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Mortgage rates stable, house prices may rise

Canadians don't expect mortgage rates to rise, but do expect housing prices to go up, says RBC survey. Canadians voicing "buy now rather than later" preference

The possibility of mortgage rates rising in 2007 seems to be of much less concern across Canada, according to RBC's 14th Annual Homeownership Survey. In fact, over half (57 per cent) of Canadians believe mortgage rates will drop or stay the same, compared to 31 per cent last year. The RBC poll also reveals that 49 per cent of Canadians are less apprehensive about interest rate increases, compared to 44 per cent in 2006.

"When we assess the consumer sentiment being expressed in this year's study, a picture emerges of confident Canadians weighing their homebuying options in a very positive light," explained Catherine Adams, RBC's vice-president of Home Equity Financing.

At the same time, while over half of Canadians (59 per cent) believe housing prices will rise in 2007, homebuying intentions are holding steady, with three in ten Canadians (28 per cent) planning to buy a house over the next two years.

As for the value Canadians place on homeownership, the vast majority (90 per cent) think purchasing a home is a good investment, according to RBC's poll. As well, the percentage of Canadians who estimate that the market value of their homes has increased by 50 per cent or more over the past two years, has doubled since last year's survey (11 per cent compared to 6 per cent.)

"It's clear an overwhelming majority of Canadians believe purchasing a home is a good investment. In fact, the average Canadian estimates their home has increased by 22 per cent in the last 2 years," Adams added. "And the 'buy now' message is coming through loud and clear across all age groups - from 25 through to 55 plus."

Of those Canadians planning to buy a house within two years, an increasing number are looking at a shorter purchasing window. Over half (58 per cent) of all Canadians are saying buy now, don't wait for next year.

Forty-four per cent (up from 37 per cent in 2006) are looking at buying within the next 12 to 18 months.

RBC Homeownership Survey 2007 Details

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Regional differences

Focusing on very likely to buy intentions, BC, Ontario, and the Prairies are holding steady from last year, but the numbers have softened in other regions with Alberta going from 18 per cent to 12 per cent; Atlantic going from 14 per cent to 10 per cent.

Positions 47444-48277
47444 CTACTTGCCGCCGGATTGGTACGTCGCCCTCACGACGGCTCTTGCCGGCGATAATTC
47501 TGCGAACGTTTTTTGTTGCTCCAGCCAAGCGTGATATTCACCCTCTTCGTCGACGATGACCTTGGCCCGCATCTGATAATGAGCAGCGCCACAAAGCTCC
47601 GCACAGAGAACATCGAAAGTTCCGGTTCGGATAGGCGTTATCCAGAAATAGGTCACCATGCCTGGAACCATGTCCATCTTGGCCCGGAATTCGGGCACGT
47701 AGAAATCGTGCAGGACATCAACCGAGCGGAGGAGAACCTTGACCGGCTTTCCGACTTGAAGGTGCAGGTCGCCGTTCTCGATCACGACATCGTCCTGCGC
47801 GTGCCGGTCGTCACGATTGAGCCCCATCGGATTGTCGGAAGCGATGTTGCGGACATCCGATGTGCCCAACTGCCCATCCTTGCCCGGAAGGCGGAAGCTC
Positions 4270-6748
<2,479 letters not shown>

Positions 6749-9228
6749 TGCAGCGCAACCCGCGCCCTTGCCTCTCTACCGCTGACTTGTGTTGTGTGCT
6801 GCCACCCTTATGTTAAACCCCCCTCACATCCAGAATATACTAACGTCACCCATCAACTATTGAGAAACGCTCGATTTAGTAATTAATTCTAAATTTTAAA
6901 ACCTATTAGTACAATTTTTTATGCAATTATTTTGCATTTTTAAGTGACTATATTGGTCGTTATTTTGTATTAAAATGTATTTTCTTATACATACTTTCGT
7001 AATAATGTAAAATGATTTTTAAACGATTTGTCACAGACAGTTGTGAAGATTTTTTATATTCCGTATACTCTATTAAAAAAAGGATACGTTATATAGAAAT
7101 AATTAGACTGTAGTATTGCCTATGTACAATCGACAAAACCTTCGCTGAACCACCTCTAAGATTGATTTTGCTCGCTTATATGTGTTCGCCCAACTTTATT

Renters and owners

Of Canadians who plan to buy a home within the next 18 to 24 months, 62 per cent are renters and 48 per cent are owners. Within the shorter timeframe of the next 12 months, owners outnumber renters, 27 per cent to 18 per cent.

Housing type preferences

Detached homes continue to be the housing type of choice for most Canadians who are likely to buy a home in the next two years - 72 per cent voiced this preference. Condominiums were preferred by 10 per cent, down from 12 per cent last year. Semidetached homes were cited by 7 per cent, up from 4 per cent in 2006. Townhouses fell to last choice, named by 6 per cent of Canadians planning to buy in the next two years, down from 8 per cent last year.

More Canadians thinking "small" for next home purchase

Desiring a bigger house continues to be the most popular reason for an upcoming move, cited by 48 per cent of Canadian homeowners who are planning to purchase a home in the next two years. However, an increasing number are now saying they'll be looking for a smaller home - 33 per cent compared to 20 per cent in 2006. Eighteen per cent responded that they'll be considering a home about the same size as their present one.

Gently used tops newly built

Of Canadians planning to buy a home in the next two years, more are likely to buy a resale home (77 per cent) than a newly-built home (23 per cent). This compares to 74 per cent who favoured resale in 2006, and 26 per cent who preferred a newly-built home.

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